Marko Interview, MTV3 Good Morning Finland
Marko from Poets Of The Fall at MTV3 Huomenta Suomi on March 21st 2012 being interviewed on the album release of “Temple of Thought“.
- Length: 6:33min
Transcription & Translation available thanks to Dark Side of Light (thank you!):
Interviewer: This is what new Poets Of The Fall sounds like. Good morning Marko and welcome.
Marko: Very good morning.
Interviewer: This song has already piqued the interest of so many people that we’ve been getting a lot of questions. For example, being such a delicate song, does it have a special story that it came from?
Marko: This song? Yes, it has. It’s a rather complicated story. It’s a fun question, but so personal that I don’t necessarily want to talk about it more than that.
Interviewer: But it’s funny how it has struck so many viewers to think that there has to be something behind it.
Marko: Yeah, yeah, I don’t know. Maybe someday in my memoirs…
Interviewer: You will reveal what this song in question was about, what was behind it.
Marko: Yes, where it started from.
Interviewer: Actually we could continue along the same line. How often do the songs come from your own life, or do they come from the lives of people close to you?
Marko: That’s a good question. They come from both. I do take influences from around me and stories that I hear. As a musician my experience is that we all have our own life and it’s best to take from there. That’s where you get the strongest spark from, in a way, and it makes things happen. It may even come across in the music somehow, that feeling.
Interviewer: Have you ever gotten feedback from anyone who has recognized themselves in your song? Like, oh, you used me there.
Marko: Yes, and I’ve received questions about if this part is from this event and that part from that thing. But… They come from so many different things and they go through such a huge mill in that process of song writing that in the end everything affects everything, but it’s not exactly what it looks like. In the end the song is pretty much minced meat, it’s such a salad. Like I take this from here and that from there and then there’s everything that Olli and Captain bring onto the table in addition to the story. And that feeds the musical output and all that so much that in the end the song is pretty much a heap of spices.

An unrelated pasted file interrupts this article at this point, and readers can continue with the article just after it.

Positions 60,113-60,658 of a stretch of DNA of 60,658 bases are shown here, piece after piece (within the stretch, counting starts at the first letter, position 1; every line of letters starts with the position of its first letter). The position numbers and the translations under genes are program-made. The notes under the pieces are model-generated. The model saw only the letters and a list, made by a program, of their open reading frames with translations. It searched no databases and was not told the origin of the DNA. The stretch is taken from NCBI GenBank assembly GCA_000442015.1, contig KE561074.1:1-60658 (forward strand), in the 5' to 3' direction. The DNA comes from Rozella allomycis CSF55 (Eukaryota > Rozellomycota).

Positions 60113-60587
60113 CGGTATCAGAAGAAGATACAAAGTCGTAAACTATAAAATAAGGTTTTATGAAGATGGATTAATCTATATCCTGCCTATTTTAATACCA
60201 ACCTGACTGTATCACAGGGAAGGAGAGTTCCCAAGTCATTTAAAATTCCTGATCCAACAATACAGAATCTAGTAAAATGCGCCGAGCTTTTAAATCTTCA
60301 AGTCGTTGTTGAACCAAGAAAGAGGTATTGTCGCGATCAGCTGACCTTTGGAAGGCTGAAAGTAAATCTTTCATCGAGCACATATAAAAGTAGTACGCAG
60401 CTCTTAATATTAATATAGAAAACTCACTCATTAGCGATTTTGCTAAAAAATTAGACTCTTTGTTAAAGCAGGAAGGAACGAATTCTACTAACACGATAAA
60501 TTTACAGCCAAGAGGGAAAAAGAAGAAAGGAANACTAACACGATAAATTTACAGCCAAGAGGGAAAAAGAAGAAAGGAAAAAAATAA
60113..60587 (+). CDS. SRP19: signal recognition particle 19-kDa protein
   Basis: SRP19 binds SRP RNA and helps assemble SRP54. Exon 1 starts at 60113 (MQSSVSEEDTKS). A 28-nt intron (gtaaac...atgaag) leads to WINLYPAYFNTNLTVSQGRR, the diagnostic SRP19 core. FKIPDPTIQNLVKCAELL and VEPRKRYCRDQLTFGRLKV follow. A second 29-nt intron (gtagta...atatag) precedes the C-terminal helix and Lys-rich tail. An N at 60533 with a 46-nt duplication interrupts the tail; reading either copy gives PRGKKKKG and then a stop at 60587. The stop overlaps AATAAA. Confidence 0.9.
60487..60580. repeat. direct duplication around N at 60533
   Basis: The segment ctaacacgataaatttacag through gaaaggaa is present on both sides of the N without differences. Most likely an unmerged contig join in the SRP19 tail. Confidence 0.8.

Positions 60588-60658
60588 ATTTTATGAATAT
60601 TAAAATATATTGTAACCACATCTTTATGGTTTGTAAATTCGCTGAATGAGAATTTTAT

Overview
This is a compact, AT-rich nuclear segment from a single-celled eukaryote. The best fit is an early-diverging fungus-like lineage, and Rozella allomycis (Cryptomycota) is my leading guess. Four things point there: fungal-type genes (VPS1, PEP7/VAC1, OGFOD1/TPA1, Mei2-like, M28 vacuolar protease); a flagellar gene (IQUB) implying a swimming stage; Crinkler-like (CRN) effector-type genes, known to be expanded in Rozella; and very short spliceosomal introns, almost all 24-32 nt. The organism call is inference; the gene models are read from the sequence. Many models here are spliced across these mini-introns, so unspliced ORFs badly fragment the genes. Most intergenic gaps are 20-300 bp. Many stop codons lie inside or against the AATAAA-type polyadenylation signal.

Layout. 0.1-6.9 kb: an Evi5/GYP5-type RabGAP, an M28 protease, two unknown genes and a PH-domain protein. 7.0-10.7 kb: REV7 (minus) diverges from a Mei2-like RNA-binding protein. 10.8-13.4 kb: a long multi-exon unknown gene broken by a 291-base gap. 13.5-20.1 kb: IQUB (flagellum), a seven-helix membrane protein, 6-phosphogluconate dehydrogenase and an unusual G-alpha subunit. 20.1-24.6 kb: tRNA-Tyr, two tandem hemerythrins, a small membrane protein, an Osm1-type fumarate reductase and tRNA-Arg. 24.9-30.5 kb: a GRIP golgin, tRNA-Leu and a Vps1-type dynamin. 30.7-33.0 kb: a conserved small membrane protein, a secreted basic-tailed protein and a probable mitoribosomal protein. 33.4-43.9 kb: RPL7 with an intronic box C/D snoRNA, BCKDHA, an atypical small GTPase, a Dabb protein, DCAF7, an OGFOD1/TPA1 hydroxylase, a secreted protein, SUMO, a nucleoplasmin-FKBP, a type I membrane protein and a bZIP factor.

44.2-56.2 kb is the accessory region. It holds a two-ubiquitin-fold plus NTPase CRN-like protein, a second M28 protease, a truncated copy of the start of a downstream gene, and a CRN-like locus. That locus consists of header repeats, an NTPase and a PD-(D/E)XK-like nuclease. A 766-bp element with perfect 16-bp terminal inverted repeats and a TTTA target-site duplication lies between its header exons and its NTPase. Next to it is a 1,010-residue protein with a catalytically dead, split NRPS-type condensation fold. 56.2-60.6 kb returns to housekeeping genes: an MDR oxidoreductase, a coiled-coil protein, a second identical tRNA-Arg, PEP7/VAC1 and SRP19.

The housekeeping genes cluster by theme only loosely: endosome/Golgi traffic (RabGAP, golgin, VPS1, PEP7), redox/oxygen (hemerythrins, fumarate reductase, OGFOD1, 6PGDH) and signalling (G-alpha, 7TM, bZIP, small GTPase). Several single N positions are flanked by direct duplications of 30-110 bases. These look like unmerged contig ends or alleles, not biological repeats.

Interviewer: Talking about Olli and Captain, you’re the guy who usually seen talking about Poets Of The Fall.
Interviewer: Are you a dictator-like boss in the band?
Marko: No, completely the opposite. We’re pretty solidary guys and like to talk about things. As a front man of the band it has fallen onto me quite naturally. We’ve tried to have a starting point where each of us gets to do the things that come easily or naturally to us or if someone’s interested in something then that’s what they do. From the start it was just fine for me to do these promotion things and Olli and Captain enjoy working at the studio more or concentrate on other things that I don’t really like to take care of. But those things aren’t as visible as this task is.
Interviewer: An alias Tähkä is asking if a band can be compared to a passionate marriage.